Quality of education affected by recent disruptions – UHAS VC
Vice Chancellor of the University of Health and Allied Sciences (UHAS) Prof John Owusu Gyapong says the recent disruptions to universities’ academic calendar will affect the quality of education.
According to him, universities across the country were still recovering from the blow dealt by the pandemic when the University Teachers Association of Ghana (UTAG) went on strike, further derailing any progress made.
He explained that in an effort to return to the traditional academic calendar universities would have to compress teaching and learning in much fewer weeks than previously used.
Speaking on JoyNews’ PM Express, he said, “We didn’t finish recovering from Covid and this one came in. You know, the typical semester is usually 16 weeks. And so I think you showed the University of Ghana academic calendar in your intro and what they were planning to do was something around 11 or 12 weeks which meant that the 16 weeks academic semester was going to be compressed into 12 weeks.”
“And then normally you’ll cut down on maybe revision time, and then also if we’re going to use two weeks for exams, you may end up using one and half weeks for exams and then if students were to go for maybe ten hours a week lecture, you’ll end up making it about 12 hours a week,” he added.
He explained that when so much is compressed within such a short time frame, “You put a lot of pressure on students and not just students but also faculty also are in a lot of pressure. And I dare say that almost every time UTAG goes on strike and comes back, the work that was pending has to be done.
“And then there is a lot of pressure on the faculty and students, everybody is just running on edge and it is not very good for teaching and learning. So clearly there is a problem.”
The Professor further explained that in the process some quality of teaching and learning would be lost.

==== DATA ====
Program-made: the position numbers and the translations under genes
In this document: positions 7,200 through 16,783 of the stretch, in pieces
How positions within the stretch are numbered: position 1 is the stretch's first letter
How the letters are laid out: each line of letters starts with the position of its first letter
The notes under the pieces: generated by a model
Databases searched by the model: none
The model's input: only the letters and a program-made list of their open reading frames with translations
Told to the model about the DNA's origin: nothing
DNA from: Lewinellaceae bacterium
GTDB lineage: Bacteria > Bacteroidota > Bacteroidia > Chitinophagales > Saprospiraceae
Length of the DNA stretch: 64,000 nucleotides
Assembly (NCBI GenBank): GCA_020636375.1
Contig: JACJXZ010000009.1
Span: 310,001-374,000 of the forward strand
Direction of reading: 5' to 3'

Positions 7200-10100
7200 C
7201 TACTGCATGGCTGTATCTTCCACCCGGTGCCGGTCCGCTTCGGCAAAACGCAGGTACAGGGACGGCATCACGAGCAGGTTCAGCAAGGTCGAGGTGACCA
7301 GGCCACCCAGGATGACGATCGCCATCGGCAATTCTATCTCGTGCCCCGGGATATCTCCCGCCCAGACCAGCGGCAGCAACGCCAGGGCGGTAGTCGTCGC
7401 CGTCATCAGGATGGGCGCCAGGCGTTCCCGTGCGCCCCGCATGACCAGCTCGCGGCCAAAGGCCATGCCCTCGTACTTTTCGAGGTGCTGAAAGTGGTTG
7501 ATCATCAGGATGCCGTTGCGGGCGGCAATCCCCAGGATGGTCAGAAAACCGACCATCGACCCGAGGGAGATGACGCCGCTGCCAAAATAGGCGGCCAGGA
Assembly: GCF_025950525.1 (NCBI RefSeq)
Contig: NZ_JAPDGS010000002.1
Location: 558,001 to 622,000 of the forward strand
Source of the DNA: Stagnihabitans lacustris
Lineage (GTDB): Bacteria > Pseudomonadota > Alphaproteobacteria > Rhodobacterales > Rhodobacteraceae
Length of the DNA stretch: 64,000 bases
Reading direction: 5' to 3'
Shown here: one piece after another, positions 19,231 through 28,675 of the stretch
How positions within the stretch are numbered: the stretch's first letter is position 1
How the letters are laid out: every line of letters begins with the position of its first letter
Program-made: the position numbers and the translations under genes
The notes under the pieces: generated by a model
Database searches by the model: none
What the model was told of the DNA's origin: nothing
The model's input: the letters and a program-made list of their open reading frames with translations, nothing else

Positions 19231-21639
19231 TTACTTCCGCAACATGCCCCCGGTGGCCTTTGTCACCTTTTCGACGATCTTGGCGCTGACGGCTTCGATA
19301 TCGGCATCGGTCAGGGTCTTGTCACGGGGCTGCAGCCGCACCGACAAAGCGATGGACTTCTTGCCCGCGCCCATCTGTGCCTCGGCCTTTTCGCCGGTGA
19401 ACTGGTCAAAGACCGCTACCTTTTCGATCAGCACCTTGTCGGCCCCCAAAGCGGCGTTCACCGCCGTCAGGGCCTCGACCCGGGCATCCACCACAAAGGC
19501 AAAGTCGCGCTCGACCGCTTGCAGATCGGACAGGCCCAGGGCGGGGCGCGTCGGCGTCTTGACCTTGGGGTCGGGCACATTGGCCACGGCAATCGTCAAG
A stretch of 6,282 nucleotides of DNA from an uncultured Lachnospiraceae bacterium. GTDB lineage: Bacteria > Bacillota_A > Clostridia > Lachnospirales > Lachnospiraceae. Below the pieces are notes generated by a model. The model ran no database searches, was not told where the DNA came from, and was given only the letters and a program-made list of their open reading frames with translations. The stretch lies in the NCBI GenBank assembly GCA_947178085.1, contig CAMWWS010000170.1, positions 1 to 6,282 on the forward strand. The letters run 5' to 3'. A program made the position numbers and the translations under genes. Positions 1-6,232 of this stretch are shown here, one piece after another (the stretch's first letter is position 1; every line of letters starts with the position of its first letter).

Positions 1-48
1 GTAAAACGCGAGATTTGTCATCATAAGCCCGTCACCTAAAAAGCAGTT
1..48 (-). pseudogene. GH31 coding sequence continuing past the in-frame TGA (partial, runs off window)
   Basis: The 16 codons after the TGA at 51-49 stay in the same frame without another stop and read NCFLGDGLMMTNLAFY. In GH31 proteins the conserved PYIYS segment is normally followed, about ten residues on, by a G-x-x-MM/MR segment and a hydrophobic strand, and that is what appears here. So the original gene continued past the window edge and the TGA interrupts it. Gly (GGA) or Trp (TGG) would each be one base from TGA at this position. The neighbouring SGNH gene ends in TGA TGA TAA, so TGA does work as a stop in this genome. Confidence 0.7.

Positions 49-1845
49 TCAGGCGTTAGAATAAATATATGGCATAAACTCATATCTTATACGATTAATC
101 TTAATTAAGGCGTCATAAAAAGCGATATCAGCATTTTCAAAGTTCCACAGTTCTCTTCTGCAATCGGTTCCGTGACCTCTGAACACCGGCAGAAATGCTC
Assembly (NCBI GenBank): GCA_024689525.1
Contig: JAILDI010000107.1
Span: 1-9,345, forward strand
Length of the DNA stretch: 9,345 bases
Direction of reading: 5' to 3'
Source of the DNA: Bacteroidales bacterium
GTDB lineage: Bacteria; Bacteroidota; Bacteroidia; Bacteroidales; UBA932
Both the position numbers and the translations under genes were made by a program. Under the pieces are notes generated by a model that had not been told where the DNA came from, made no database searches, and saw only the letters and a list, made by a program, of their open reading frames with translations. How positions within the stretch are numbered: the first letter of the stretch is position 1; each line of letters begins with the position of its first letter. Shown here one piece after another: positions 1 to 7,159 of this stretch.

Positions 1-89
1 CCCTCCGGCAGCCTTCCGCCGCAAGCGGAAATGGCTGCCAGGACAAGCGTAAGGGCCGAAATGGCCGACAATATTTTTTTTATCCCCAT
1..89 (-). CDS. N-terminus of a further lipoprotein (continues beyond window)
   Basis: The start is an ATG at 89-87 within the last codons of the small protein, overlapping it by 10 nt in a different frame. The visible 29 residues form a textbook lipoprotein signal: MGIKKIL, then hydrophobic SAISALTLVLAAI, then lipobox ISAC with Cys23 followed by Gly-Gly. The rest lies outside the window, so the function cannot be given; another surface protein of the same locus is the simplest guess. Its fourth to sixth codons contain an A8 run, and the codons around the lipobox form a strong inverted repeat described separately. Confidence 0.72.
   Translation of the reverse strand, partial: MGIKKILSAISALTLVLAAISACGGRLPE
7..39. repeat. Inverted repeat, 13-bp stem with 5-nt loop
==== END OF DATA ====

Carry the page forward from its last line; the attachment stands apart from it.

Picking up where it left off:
According to him, universities are yet to even evaluate the impact of transitioning from face-to-face teaching to online teaching on the quality of education.
“Many institutions have used the hybrid approach, doing some online teaching and then some face-to-face teaching. And I have always held the view that for those of us in the health sciences, it is not necessarily the same, you can use all kinds of computer models to try and help to teach students, but if you’re studying midwifery we have a schedule, you must deliver 20 babies within a certain time frame.
“There are different presentations that you should have gone through and it’s not the same. Being in the labour ward doing deliveries is not the same as doing simulations on computers. And I’ve always asked … if your wife were in labour, would you prefer to have somebody who has had the on-hand experience to deliver your wife or to have someone who has had computer simulations to do that.
“It is very clear that something gives, but it is possible to recover that with a lot of dedication from both faculty and students we need to apply ourselves and ensure that we make the time available and a conscious effort to recover. But something usually will give,” he said.